17 CIA tips, advice to stay safe while traveling

TEL AVIV, Israel – Before I hit the bike path for a long sightseeing excursion in this international hotspot, dressing down in muted colors, a nondescript baseball cap and a relatively cheap watch and shoes was as second nature to me as applying sunscreen.

As a longtime national security journalist who has traveled to some of the world’s grittiest corners, I learned long ago to make sure I’m that person who doesn’t stick out in a crowd and become a target for thieves, terrorists, or kidnappers – whether I’m on an assignment or a family vacation.

Central Intelligence Agency operatives on assignment overseas call it “being the gray man” who blends in and doesn’t alert the world to their American citizenship and all of the assumed wealth and baggage that can bring. I learned about this valuable safety tip during many “Hostile Environment Training” courses I’ve taken over the decades, including some I helped design for young journalists flying off to destinations overseas.

Live updates:Israel orders ‘complete siege’ of Gaza; at least 9 Americans killed

Learn more: Best travel insurance

‘We have to be on guard a lot’:Why safety comes first for so many LGBTQ travelers

I was already thinking of brushing up on my travel safety tips when preparing to come to Tel Aviv when I happened upon a new CIA web posting with advice from its officers on how to travel safely and with confidence.

The CIA released these tips – or travel tradecraft, in spy parlance – as part of its ongoing effort to demystify its work in assisting the American public, according to agency spokesperson Walter Trosin.

I found the CIA’s best practices, culled from the experience of its officers in the field, are exceptionally helpful, easy to adopt and especially relevant to Americans in these fraught times.

Here’s how to think like a spy on the ground overseas, with some annotation based on my travels as anything but an American James Bond:

Objective one: Getting there

▶ CIA tip: Make a paper and digital copy of your passport. While traveling abroad, it might literally be your ticket home if problems arise. If a hotel desk clerk asks to hold on to your passport, see if they’ll accept the paper copy. While you’re at it, write down some important phone numbers on the hard copy, including emergency contacts and the local U.S. embassy just in case.

Josh’s tip: Email yourself the digital copy in case your phone goes missing along with your passport.

▶ CIA tip: Register with your embassy. Think of it as establishing communications with your home base. This enables embassy staff to contact you if there’s an emergency or unfolding crisis. U.S. citizens can also sign up with the State Department’s Smart Traveler Enrollment Program.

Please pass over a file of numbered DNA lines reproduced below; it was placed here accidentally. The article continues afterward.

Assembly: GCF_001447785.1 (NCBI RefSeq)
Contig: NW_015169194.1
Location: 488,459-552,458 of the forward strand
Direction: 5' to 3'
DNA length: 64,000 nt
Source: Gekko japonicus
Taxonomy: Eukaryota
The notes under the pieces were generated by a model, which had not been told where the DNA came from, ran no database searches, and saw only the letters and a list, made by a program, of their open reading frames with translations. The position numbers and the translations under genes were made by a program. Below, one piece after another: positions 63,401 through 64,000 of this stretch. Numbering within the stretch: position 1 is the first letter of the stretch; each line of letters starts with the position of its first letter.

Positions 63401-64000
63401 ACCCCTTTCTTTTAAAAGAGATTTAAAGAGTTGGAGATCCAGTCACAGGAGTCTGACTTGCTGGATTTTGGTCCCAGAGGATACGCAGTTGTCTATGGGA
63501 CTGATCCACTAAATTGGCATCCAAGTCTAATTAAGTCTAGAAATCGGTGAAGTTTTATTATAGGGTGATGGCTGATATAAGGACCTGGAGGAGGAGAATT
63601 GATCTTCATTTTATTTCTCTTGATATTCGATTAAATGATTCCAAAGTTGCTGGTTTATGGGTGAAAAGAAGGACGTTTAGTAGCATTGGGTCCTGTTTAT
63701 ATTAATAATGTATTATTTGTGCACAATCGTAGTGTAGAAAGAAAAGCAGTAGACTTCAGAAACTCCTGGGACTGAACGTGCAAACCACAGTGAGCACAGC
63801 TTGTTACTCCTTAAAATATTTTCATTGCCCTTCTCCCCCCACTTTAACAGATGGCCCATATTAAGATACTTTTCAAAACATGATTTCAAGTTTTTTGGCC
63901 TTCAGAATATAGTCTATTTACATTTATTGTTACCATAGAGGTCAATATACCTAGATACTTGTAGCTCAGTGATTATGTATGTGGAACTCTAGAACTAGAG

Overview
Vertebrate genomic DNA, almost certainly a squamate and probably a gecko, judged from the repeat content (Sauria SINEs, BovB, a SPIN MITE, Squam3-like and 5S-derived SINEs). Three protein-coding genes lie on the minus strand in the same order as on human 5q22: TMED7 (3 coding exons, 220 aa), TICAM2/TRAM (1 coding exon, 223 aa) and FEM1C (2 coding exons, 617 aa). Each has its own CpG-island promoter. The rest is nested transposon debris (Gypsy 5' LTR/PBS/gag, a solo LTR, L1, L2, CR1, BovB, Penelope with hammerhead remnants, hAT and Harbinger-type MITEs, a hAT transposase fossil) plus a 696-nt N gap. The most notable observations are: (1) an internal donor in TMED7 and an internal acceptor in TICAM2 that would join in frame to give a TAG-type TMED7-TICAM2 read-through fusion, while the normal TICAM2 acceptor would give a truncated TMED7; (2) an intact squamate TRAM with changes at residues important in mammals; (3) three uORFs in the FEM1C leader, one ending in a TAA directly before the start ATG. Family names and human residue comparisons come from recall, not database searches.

▶ CIA tip: Learn some local lingo. Bring a pocket guidebook or phone app so you can pick up key words and phrases.

Josh’s tip: My go-to essentials include “thank you,” “please,” “hello,” “goodbye,” “yes/no,” “help,” “bathroom” and “police.” In worst-case scenarios, yelling out “no cash” helps if you believe you might be getting robbed, and “medic” and “hospital” if someone is hurt.

▶ CIA tip: Know your destination. Bone up not just on travel books but also try to get a sense of the place and the geopolitical issues at play there. The CIA World Factbook is very helpful and publicly available for basic information. The CIA’s World Factbook team also has created special travel briefings for many countries.

Josh’s tip: Look up the State Department Travel Advisories for your destination, though they often tend to be overly scary and alarmist.

▶ CIA tip: Scout out local transportation. Upon arrival, ask an airport official or travelers’ aide how much it should cost to catch a public shuttle or taxi to your hotel. Check online sites too. Be sure to negotiate the taxi price before loading your baggage and getting inside. Only use cabs from the official queue – or ride-hailing services from official apps – that are clearly marked and have a functioning meter and the driver’s ID displayed inside.

Josh’s tip: Ask ahead of time if they take credit cards or American currency. Even better, stock up on the local currency, preferably at an ATM where you can use a credit card that gets you a better rate than the money changers at the airport.

▶ Josh’s tip: Keep all your luggage close. This is especially the case when getting to and from your hotel. Bags can disappear at the luggage carousel, the taxi stand, hotel lobby, or any number of other places.

Leave a Comment